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Insider Lending: Banks, Personal…
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Insider Lending: Banks, Personal Connections, and Economic Development in… (edition 1996)

by Naomi R. Lamoreaux (Author)

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The term insider lending conveys an aura of abuse and corruption, of unethical, if not illegal, behaviour. In early nineteenth-century New England, however, insider lending was an integral aspect of the banking system. Not only was the practice an accepted fact of economic life, but, as Naomi R. Lamoreaux argues, it enabled banks (at least in this particular historical context) to play an important role in financing economic development. As the banking system evolved over the course of the century, however, lending practices became more impersonal and professional. Ironically, the information problems banks faced when they began to conduct more and more of their business at arm's length forced them to concentrate on providing short-term loans to commercial borrowers and to give up financing economic development. This book was first published in 1994.… (more)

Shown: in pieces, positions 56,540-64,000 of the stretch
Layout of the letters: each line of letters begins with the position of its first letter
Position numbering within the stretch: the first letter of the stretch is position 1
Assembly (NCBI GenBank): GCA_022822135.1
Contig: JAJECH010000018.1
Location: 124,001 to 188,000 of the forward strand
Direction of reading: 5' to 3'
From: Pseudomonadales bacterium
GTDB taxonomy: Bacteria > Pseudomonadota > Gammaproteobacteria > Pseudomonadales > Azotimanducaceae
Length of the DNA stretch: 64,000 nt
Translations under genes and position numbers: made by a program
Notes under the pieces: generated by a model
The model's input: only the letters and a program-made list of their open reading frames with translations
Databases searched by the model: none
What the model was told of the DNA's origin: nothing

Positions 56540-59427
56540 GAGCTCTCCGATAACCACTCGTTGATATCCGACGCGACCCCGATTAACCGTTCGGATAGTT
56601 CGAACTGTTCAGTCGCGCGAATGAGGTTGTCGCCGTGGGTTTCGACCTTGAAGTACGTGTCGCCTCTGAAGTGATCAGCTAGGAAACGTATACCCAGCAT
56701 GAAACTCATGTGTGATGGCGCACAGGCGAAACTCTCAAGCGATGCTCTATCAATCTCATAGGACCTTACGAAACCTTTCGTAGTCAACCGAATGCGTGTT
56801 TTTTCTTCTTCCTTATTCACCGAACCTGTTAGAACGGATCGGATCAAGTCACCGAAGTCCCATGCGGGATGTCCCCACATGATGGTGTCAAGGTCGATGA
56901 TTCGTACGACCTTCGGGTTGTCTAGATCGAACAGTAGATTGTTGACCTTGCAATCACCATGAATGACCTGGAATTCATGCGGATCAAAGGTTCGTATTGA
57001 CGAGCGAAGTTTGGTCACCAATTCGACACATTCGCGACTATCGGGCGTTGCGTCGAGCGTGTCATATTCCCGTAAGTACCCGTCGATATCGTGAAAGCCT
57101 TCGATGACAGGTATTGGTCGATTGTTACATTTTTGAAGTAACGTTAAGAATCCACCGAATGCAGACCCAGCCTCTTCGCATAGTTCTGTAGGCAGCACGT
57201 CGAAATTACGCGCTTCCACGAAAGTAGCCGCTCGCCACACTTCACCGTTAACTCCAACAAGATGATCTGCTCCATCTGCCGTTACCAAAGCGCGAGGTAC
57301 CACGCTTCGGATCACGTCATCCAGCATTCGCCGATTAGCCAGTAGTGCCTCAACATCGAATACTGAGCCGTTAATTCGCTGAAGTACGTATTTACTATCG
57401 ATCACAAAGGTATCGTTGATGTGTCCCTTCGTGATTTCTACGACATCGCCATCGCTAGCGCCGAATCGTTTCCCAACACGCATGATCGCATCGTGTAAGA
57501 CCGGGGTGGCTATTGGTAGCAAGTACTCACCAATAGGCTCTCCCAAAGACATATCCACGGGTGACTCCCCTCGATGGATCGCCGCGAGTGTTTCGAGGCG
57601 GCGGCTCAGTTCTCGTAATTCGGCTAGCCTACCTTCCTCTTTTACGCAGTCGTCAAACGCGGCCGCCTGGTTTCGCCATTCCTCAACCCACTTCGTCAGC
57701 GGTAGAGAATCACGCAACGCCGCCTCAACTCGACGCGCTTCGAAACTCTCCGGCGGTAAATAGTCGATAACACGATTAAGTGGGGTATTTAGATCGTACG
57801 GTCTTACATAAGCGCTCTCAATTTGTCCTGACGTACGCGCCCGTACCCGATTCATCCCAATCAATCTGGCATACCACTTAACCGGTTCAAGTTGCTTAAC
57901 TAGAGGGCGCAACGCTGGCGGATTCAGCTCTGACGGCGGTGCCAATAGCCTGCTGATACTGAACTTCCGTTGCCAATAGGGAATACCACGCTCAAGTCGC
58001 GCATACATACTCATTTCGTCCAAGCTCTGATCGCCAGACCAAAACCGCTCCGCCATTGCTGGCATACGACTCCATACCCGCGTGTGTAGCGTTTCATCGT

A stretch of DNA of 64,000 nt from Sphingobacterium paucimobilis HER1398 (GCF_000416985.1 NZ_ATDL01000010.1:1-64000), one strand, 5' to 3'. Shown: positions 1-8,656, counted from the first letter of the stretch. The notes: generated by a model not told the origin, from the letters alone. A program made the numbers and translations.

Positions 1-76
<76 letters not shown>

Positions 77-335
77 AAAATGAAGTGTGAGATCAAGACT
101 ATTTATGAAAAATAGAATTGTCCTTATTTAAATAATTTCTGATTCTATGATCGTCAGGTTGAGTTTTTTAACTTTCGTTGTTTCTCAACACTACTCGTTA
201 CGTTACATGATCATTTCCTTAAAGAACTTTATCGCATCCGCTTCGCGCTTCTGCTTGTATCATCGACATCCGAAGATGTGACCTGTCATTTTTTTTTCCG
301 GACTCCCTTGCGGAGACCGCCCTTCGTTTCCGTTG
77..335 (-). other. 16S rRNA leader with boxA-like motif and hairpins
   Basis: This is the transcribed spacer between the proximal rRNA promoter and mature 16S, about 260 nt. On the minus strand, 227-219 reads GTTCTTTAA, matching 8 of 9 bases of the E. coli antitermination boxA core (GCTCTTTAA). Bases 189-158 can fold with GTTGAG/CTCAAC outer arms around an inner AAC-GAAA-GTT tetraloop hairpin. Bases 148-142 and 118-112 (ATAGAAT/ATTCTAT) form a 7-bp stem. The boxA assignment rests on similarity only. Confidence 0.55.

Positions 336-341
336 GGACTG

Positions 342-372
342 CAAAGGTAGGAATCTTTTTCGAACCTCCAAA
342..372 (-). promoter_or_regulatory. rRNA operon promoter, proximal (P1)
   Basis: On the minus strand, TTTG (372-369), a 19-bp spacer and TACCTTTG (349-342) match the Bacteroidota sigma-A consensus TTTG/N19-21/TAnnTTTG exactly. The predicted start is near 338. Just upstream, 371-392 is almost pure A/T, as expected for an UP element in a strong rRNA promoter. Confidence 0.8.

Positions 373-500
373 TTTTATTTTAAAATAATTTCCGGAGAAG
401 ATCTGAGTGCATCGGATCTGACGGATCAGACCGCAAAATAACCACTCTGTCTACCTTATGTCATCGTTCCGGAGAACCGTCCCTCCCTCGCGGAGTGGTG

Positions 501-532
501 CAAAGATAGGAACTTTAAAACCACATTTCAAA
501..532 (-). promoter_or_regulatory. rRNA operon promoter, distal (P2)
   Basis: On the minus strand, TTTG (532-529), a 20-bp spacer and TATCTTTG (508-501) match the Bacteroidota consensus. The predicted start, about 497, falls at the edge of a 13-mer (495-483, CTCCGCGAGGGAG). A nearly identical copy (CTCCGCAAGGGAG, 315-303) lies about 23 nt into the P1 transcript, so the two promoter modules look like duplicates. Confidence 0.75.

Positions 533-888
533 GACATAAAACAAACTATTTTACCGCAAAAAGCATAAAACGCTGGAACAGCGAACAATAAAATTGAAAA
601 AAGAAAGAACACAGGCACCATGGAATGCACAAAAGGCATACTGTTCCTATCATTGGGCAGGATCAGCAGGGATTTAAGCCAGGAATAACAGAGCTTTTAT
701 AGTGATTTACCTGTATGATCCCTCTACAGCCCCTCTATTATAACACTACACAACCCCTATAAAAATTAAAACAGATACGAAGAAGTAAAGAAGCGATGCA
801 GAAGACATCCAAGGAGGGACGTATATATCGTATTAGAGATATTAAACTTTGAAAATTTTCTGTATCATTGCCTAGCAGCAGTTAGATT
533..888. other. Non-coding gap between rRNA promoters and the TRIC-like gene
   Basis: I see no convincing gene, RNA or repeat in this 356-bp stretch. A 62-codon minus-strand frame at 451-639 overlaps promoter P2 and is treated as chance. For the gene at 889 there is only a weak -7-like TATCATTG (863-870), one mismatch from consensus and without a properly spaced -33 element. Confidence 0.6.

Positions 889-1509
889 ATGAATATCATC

Member:Bhinerfeld
Title:Insider Lending: Banks, Personal Connections, and Economic Development in Industrial New England (NBER Series on Long-Term Factors in Economic Development)
Authors:Naomi R. Lamoreaux (Author)
Info:Cambridge University Press (1997), 194 pages
Collections:Your library
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Insider Lending: Banks, Personal Connections, and Economic Development in Industrial New England by Naomi R. Lamoreaux

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The term insider lending conveys an aura of abuse and corruption, of unethical, if not illegal, behaviour. In early nineteenth-century New England, however, insider lending was an integral aspect of the banking system. Not only was the practice an accepted fact of economic life, but, as Naomi R. Lamoreaux argues, it enabled banks (at least in this particular historical context) to play an important role in financing economic development. As the banking system evolved over the course of the century, however, lending practices became more impersonal and professional. Ironically, the information problems banks faced when they began to conduct more and more of their business at arm's length forced them to concentrate on providing short-term loans to commercial borrowers and to give up financing economic development. This book was first published in 1994.

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